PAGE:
capillary tube serves almost all small refrigeration systems and its scope covers the refrigerating capacity of 10 kW. Capillary tube from 1 to 6 m with inner diameter, usually from 0.5 to 2 mm the Name is a misnomer, because suffered too large to allow the capillary effect. Liquid refrigerant enters the capillary tube, and as it flows through the pipe, the pressure drops due to friction and acceleration of the refrigerant. Some liquid flashes into steam, refrigerant passes through the tube. ....
Numerous combinations of bore and length are available to obtain the desired restriction. Once the capillary tube has been selected and installed, however, the tube cannot adjust to variations in discharge pressure, suction pressure, or load. The compressor and expansion device must arrive at suction and discharge conditions which allow the compressor to pump from the evaporator the same flow rate of refrigerant that the expansion device feeds to the evaporator. A condition of unbalanced flow between these two components must necessarily be temporary.
For a closer look at balance points the mass rate of flow fed by the capillary tube can be plotted on the same graph as the mass rate of flow pumped by the compressor. Figure 13-1 is such a plot with the flow through the capillary tube shown in dashed lines and the pumping capacity of a reciprocating compressor shown in solid lines. At high condensing pressures the capillary tube feeds more refrigerant to the evaporator than it does at low condensing pressures because of the increase in pressure difference across the tube. The compressor-capacity curves are the same as those explained in Chap. 11 in the study of compressors. At a 30°C condensing temperature, for example, the compressor and capillary tube must search for a suction pressure which allows them both to pass equal mass rates of flow. This suction pressure is found at point 1, which is the balance point at a 30°C condensing temperature. Points 2 and 3 are the balance points at 40°C and 50°C condensing temperatures, respectively.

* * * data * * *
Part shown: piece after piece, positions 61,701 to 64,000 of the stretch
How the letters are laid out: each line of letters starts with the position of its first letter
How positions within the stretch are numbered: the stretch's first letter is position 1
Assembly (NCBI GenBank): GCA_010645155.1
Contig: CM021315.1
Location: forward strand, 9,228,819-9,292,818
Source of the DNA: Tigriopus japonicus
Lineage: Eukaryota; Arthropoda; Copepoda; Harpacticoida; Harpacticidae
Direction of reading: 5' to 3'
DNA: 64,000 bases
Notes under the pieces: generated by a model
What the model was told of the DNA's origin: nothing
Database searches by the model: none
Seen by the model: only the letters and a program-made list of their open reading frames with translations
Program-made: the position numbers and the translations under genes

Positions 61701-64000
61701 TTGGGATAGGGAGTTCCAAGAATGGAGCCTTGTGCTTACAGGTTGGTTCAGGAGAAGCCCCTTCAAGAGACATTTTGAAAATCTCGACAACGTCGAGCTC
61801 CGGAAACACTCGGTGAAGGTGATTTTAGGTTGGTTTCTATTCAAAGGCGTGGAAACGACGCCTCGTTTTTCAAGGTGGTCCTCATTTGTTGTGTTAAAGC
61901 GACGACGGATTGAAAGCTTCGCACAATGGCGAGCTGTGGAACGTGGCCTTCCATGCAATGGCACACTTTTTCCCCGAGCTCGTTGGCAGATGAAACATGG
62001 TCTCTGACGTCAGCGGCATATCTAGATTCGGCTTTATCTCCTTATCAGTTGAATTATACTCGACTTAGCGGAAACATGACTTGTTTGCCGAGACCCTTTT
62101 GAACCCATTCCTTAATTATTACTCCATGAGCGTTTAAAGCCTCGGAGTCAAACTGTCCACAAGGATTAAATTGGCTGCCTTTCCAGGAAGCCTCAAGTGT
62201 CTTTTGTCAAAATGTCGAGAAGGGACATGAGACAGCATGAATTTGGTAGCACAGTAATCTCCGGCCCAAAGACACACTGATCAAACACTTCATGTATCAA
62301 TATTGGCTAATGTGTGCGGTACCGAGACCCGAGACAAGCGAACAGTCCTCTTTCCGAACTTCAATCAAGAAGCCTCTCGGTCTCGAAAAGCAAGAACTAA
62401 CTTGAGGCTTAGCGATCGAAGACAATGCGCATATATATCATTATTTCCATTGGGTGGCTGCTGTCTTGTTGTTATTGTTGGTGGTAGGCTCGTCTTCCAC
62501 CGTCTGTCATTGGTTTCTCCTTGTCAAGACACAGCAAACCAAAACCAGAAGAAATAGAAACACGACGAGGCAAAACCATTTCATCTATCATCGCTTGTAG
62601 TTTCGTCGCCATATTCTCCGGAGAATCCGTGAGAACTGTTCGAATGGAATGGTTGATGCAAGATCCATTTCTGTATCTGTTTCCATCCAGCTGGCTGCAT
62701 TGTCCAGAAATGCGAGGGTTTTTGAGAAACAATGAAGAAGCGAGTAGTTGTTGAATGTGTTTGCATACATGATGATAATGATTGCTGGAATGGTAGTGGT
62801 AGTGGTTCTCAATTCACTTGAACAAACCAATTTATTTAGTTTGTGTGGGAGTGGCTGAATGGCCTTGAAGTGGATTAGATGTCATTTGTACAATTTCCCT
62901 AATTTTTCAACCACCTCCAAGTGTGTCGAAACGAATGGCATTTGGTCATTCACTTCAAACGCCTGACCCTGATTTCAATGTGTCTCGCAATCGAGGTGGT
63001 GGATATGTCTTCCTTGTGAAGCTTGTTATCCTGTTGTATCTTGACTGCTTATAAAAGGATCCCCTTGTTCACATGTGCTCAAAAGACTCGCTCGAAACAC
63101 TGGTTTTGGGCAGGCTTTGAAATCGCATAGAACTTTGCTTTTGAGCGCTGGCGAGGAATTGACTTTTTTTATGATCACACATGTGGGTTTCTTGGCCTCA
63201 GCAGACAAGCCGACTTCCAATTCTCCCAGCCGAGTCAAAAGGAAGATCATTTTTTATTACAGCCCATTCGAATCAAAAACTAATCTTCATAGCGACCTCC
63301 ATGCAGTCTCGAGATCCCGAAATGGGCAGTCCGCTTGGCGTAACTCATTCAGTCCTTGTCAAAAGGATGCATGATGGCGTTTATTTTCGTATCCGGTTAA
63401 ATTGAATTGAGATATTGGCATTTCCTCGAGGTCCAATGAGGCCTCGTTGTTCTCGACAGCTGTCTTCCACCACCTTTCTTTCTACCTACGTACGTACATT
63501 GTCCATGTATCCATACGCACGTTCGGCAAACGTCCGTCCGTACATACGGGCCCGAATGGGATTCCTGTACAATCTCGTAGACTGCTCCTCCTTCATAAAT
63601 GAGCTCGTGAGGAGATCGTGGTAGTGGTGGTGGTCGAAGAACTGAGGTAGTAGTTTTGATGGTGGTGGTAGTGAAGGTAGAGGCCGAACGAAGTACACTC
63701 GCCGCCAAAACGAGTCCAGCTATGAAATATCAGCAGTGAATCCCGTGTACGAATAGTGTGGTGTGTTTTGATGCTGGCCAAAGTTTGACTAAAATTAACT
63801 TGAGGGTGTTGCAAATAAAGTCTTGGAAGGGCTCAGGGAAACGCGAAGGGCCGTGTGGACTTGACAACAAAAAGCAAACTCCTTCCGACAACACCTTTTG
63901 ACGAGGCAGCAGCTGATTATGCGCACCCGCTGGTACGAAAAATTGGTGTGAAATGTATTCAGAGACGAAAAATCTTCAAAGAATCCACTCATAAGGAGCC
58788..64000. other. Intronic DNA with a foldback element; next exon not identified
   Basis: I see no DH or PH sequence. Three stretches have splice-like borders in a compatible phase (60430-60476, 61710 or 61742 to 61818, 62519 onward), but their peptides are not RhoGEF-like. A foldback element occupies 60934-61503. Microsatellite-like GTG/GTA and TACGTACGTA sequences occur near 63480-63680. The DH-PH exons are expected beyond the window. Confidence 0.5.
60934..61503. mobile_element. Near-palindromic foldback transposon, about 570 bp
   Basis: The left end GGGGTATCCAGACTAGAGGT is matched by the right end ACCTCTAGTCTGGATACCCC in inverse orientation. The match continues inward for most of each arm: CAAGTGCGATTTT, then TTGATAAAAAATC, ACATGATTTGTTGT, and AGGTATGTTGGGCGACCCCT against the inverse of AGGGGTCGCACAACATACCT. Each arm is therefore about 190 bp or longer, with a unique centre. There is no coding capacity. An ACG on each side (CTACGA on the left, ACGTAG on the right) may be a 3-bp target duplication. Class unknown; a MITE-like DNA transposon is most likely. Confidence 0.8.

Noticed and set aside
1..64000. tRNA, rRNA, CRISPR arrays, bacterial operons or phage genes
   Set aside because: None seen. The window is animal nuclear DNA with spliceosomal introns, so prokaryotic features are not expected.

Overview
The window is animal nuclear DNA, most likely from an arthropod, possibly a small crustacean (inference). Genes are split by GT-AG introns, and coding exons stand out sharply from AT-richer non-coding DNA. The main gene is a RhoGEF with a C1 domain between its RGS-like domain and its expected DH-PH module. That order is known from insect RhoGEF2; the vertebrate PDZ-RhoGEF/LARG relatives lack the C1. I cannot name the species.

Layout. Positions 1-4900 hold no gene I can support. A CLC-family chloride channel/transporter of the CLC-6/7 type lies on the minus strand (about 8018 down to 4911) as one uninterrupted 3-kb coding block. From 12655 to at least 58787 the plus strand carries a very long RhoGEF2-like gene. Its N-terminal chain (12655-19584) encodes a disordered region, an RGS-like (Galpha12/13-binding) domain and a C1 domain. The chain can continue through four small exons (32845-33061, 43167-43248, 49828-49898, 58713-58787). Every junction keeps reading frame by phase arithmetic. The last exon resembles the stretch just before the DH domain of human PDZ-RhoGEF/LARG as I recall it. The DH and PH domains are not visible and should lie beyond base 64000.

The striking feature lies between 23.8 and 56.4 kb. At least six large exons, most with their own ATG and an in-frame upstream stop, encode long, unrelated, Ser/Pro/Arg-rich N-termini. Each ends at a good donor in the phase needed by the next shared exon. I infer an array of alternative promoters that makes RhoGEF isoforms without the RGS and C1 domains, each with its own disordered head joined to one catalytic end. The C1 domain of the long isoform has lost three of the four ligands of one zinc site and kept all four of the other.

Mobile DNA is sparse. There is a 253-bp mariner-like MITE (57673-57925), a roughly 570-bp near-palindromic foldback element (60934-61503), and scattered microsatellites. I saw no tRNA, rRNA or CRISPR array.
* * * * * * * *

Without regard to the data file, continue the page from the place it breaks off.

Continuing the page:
The compressor and capillary tube do not have complete liberty to fix the suction pressure because the heat-transfer relationships of the evaporator must also be satisfied. If the evaporator heat transfer is not satisfied at the compressor-capillary-tube balance point, an unbalanced condition results which can starve the evaporator or overfeed the evaporator.